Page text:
Nanocarriers targeting adipose macrophages increase glucocorticoid anti-inflammatory potency to ameliorate metabolic dysfunction

Suma Prabhu, Hongping Deng, Tzu Wen L. Cross, Sayyed Hamed Shahoei, Christian J. Konopka, Natalia Gonzalez Medina, Catherine C. Applegate, Matthew Alan Wallig, Wawrzyniec Dobrucki, Erik R. Nelson, Andrew M. Smith, Kelly S. Swanson

Research output: Contribution to journalArticlepeer-review


Obesity is associated with systemic inflammation due to macrophage accumulation in adipose tissue (AT). AT macrophages are, therefore, a target for therapeutics to modulate inflammation and prevent comorbidities. Because inflammatory processes have pleiotropic effects throughout the body and are intertwined with metabolic axes, systemic anti-inflammatory therapies are often harmful. We report that targeting AT macrophages using dextran nanocarriers radically alters the pharmacology of anti-inflammatory glucocorticoids, uncoupling the metabolic axis in obese mice. Following a single treatment, expression of inflammatory mediators and markers of inflammatory macrophages decreased with a nearly 20-fold higher potency compared with free drug. As a result, long-term treatment resulted in potent fat mobilization, AT reduction, weight loss, improved glucose tolerance, and altered AT gene expression profiles that led to elevated liver stress. Two weeks after treatment ceased, gene expression of inflammatory mediators in AT remained lower than obese controls, while gene expression related to metabolic function improved. These data demonstrate that nanocarriers show potential for amelioration of obesity-related AT inflammation and metabolic dysfunction, highlighting an important opportunity for nanomedicine to impact chronic metabolic disorders with complex and poorly understood etiology.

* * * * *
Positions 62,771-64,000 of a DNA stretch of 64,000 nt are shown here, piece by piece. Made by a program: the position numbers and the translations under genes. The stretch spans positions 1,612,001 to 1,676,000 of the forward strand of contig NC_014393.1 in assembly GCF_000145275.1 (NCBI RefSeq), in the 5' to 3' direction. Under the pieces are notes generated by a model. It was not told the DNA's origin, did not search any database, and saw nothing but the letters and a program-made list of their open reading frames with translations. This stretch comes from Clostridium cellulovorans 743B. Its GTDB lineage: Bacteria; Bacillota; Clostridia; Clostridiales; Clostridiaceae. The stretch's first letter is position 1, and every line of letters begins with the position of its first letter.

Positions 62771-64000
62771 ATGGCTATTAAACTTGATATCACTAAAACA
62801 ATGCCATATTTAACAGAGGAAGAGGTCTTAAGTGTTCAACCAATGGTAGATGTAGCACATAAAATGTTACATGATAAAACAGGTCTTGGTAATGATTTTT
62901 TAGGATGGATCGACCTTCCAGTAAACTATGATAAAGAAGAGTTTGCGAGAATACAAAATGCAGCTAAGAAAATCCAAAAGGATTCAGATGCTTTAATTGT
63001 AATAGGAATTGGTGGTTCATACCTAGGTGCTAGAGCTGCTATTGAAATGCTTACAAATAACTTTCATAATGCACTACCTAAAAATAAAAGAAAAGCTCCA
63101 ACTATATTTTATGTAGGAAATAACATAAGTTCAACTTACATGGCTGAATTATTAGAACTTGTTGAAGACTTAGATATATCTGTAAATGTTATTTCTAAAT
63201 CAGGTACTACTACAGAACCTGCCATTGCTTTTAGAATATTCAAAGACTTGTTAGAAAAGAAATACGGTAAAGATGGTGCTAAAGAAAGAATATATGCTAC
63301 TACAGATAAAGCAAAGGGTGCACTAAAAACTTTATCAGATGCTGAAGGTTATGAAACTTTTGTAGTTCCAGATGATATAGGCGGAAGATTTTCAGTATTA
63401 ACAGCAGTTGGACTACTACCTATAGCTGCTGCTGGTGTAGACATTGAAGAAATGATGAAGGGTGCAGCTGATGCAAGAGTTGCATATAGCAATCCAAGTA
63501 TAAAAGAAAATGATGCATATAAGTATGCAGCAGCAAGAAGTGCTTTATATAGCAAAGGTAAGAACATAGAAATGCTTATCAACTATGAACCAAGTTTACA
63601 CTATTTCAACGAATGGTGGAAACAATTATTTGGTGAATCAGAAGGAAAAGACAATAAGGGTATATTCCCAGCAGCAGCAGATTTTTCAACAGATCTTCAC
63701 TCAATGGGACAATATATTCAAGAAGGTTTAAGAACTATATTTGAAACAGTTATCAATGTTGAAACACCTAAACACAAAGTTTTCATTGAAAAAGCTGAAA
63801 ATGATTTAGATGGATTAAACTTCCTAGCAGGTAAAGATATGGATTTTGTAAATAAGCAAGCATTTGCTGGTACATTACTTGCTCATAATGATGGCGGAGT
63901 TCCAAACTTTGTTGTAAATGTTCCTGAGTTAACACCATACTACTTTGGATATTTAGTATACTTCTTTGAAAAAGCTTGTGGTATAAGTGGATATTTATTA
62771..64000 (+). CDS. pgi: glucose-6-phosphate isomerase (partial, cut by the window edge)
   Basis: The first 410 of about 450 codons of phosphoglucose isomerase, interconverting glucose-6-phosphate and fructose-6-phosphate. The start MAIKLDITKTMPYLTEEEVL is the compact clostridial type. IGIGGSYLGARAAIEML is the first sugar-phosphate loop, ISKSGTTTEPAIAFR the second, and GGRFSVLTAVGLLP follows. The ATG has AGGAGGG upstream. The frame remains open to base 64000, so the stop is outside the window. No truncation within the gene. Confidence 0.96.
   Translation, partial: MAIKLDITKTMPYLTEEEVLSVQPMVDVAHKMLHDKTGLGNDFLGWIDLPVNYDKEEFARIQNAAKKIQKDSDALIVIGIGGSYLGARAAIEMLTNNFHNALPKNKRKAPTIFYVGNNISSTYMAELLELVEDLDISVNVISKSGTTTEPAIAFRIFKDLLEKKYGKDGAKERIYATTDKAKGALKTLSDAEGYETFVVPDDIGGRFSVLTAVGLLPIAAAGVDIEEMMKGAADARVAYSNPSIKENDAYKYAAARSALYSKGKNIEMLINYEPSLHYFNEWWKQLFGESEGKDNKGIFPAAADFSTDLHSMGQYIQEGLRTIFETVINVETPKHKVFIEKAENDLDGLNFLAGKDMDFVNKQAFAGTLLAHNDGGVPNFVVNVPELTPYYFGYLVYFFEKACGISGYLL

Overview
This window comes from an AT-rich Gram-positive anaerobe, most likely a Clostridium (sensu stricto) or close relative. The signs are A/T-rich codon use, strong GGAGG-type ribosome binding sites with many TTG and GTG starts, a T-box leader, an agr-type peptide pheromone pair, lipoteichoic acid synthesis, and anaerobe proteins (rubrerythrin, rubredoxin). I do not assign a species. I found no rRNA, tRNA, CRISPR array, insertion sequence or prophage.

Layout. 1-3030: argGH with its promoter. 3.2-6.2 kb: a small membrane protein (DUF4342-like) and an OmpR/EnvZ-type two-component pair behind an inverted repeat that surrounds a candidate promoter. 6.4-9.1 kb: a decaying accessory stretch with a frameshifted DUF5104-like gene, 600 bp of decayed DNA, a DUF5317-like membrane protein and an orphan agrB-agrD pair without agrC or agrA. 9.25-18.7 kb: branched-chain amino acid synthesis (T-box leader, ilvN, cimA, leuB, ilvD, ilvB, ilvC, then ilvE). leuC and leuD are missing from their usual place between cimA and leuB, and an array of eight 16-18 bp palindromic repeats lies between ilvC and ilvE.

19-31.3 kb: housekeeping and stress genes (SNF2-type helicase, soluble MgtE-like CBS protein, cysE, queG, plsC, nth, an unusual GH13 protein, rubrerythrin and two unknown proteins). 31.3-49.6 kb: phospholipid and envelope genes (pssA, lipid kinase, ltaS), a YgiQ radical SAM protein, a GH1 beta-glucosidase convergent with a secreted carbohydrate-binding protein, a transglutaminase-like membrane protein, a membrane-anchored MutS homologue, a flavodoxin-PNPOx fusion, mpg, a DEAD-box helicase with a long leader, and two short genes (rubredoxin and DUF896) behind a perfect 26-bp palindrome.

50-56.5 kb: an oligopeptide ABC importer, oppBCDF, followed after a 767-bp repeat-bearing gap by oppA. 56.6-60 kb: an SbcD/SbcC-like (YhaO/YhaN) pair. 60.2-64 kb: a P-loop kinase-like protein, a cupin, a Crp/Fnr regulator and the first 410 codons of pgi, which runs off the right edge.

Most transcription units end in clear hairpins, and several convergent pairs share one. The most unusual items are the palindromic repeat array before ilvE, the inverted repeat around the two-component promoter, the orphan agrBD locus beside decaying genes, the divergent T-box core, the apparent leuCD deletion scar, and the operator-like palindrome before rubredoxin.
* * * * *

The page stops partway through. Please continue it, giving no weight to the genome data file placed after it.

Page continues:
Original languageEnglish (US)
Pages (from-to)506-518
Number of pages13
JournalBiomaterials Science
Issue number2
Early online dateNov 17 2020
StatePublished - Jan 21 2021

ASJC Scopus subject areas

  • General Materials Science
  • Biomedical Engineering


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